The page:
Friday, 12 October 2012

Working Lunches

It's amazing how quickly you can spend money on food at work, but with a bit of very quick arithmetic you can see why.

Imagine it's first thing Monday morning and you're sat at your desk thinking about the whole week ahead. Seems like a good time to have a bacon butty. You know, start work on a high note and a full belly. It'll make you feel better...

Later Monday, you're feeling a bit peckish. You didn't bother with lunch, so you nip out for a packet of biscuits to keep you going. The following day, you go out and get yourself a sandwich from the local butty shop, and so it goes on through the week.

It's very obvious to see where this is going isn't it? At a conservative estimate, you could easily spend £15 or more on feeding yourself at work each week, and spending that amount on feeding yourself doesn't seem entirely unreasonable, does it? Well...

With only a small amount of effort you can seriously cut this down. Imagine feeding yourself for the WHOLE MONTH on £15, or even less. Now it starts to make sense - making your own lunches, for example, will cost considerably less than £3 a day. In fact, £3 will buy you a loaf of bread and some cheese to make sandwiches for a week or more with. Even if you want to stick to cooked lunches, you can still do it really cheaply. Adding it up over the year also puts a perspective on it. £15 a week is £700 a year, most of which you can save with a little care. But back to the food...

The vast majority of offices have a microwave now, and supermarkets sell tins of ravioli, beans and sausages, spaghetti etc. for as little as 40p a can. Don't be put off by the price, the ravioli, for instance, doesn't taste any worse than more expensive brands. Alternatively, there are often deals like 2 packets of chicken kievs for £3. Combined with 2 cans of sweetcorn for 50p each, you've got a proper dinner for 4 days at £1/day (assuming you have an office fridge). And then there's noodles...

My local sells a value range of noodles that are 10p a packet! They taste like crap, so I get the next range up, which taste much better but still only cost 18p!! ;) The same place has also started selling quiches for 80p each and they appear to be no different from the regular kind at £2 a throw.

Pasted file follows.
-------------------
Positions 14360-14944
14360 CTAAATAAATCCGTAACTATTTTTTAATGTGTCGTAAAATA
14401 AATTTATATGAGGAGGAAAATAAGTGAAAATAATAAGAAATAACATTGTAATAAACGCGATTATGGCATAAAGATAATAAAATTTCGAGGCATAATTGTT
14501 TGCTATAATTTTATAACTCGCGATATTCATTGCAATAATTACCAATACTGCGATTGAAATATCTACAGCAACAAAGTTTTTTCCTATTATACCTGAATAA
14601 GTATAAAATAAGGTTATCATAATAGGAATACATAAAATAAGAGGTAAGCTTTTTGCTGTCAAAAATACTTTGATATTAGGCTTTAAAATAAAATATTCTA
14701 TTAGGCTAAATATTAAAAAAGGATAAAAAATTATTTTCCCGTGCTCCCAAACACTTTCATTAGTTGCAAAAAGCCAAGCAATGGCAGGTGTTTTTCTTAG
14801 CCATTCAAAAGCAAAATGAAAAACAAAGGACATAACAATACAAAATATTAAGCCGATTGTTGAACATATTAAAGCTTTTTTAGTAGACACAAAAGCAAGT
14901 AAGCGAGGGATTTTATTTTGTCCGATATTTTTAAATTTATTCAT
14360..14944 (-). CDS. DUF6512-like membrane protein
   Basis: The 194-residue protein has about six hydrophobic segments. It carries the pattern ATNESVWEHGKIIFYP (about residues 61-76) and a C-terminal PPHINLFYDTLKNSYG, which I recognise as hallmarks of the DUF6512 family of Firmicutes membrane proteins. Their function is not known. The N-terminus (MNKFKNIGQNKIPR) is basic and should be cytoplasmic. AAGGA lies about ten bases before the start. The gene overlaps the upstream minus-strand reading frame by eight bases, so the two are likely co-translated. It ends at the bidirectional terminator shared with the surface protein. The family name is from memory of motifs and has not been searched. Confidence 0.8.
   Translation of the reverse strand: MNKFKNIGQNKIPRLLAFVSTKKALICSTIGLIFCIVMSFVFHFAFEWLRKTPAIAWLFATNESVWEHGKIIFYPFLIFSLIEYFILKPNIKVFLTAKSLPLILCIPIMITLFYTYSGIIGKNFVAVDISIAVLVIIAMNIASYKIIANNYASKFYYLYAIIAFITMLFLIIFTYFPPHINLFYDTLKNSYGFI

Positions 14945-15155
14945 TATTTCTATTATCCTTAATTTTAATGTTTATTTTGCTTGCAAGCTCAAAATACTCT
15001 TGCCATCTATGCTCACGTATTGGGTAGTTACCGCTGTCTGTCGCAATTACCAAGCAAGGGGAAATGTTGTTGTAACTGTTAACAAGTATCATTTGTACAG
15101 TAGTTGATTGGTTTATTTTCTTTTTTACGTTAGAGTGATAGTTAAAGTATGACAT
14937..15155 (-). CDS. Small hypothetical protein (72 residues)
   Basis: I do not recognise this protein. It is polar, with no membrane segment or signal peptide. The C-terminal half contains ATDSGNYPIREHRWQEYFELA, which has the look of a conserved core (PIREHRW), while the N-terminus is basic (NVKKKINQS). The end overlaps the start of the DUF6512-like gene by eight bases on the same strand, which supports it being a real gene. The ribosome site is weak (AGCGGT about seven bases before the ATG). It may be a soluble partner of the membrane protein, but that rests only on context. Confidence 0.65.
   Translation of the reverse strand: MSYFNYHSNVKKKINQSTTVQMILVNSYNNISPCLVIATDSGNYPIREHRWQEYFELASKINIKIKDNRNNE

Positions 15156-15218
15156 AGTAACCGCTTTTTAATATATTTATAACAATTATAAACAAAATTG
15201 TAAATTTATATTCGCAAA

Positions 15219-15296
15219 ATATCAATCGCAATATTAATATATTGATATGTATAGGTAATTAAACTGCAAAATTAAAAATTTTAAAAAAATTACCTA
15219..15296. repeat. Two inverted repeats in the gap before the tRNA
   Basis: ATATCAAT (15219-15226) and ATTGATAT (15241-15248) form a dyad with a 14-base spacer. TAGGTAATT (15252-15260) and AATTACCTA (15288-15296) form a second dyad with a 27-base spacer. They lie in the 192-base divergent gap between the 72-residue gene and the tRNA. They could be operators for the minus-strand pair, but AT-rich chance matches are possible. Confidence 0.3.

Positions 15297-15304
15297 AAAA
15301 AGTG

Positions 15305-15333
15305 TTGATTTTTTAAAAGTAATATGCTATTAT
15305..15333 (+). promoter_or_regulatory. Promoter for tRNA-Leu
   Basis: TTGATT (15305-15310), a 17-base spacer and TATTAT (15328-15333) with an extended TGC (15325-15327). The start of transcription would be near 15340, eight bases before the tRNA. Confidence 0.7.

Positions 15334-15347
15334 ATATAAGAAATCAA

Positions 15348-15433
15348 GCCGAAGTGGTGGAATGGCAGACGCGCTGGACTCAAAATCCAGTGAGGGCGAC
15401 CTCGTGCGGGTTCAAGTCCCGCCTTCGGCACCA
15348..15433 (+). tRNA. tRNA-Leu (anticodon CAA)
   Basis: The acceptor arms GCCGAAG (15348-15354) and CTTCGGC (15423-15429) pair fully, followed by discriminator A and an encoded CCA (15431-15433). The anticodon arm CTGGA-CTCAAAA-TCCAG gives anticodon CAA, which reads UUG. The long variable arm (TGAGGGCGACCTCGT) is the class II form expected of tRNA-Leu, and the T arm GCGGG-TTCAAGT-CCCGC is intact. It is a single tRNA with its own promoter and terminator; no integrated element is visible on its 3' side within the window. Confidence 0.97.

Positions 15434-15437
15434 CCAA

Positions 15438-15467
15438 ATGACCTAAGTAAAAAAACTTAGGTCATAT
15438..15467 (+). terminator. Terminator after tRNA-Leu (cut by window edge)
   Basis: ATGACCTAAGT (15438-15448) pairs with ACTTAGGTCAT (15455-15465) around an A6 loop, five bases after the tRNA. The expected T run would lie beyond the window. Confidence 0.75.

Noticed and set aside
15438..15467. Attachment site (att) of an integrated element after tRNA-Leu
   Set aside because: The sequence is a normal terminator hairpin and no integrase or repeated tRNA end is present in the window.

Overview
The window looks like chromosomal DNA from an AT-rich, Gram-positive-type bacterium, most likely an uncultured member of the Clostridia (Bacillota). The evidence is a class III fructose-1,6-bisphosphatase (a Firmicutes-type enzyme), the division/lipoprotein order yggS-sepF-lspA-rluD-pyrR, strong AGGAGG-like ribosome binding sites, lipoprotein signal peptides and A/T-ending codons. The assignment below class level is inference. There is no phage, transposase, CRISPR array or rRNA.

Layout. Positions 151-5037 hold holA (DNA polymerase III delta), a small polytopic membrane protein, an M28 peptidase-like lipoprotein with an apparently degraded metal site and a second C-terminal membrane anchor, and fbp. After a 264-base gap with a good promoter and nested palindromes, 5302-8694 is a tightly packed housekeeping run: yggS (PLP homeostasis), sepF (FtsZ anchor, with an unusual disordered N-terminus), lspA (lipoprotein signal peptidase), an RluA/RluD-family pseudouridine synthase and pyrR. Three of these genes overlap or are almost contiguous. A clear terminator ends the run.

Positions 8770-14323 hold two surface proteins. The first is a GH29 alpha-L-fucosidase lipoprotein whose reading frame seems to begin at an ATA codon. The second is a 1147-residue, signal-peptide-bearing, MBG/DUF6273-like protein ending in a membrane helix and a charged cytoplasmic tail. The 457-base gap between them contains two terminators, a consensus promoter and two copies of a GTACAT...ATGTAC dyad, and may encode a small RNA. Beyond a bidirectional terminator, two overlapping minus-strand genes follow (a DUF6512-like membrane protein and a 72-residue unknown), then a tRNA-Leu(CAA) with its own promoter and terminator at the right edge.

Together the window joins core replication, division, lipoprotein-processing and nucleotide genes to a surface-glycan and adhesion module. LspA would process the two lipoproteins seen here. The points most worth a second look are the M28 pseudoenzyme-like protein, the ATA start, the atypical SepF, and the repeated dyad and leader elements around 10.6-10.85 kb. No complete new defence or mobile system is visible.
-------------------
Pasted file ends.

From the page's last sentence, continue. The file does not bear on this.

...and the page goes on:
Lastly, there's always pasta and cous cous, to which you can add some vegetables, cheese, bacony bits and the like. Taking all this together, there's actually plenty of scope for healthy eating and by keeping some variety to your lunches, it helps you keep to such a tight budget.

If you still find yourself hungry at times, there's a couple more things you can do to bolster your will power.

A good tactic is to have a decent breakfast. This will enable you to get further through the day before you get hungry. Basic bags of non branded, value porridge oats can be had for as little as 60p for a 2kg bag, and that should last well over a month. Once, I was so skint, I ate nothing else at work for an entire month o_0
I wouldn't suggest that myself, unless you're really committed, as it can become very wearing very quickly.

Tactical snacks. Snacks make the office day more bearable, but handle with care. If you're anything like me, you can easily eat half a packet before you've finished a cup of coffee. So what to do?

You can buy bargain biscuit packs, or broken biscuits (many indoor markets sell these), which are certainly cheaper than branded ones, or you can buy ones that aren't quite that "more-ish". I buy Tesco own brand Oaties, they're a bit like McVities' Hob Nobs only cheaper. The trick is: they're not that interesting. There's no chocolate or anything else in them, so I don't tend to chomp through a packet as quickly, but they are just enough to take the edge of my hunger and there'll still be some left tomorrow.

So basically, with a bit of will power, and a sharp eye for cheap and simple food at your supermarket, you can keep your money where it belongs: In your pocket, not the till.


  1. I'm good at bring lunch to work and if I do forget I'm usually satisfied grabbing a cheap coffee and bangle for a few bucks to tie me over until I get home for dinner. Hubby used to be terrible with lunches, eating out almost daily, he's cut it almost completely out only going if there's a business-type meeting over lunch which he can then usually expense anyway. Lunch adds up quickly!

    1. I used to be just like your hubby, always eating out.
      One place I worked had a great pub on just the other side of the works car park. It was fatal for me and I used to easily spend £200 a month eating there. Of course it also helped me pile on the pounds too.
      I'm much leaner physically as well as financially these days!


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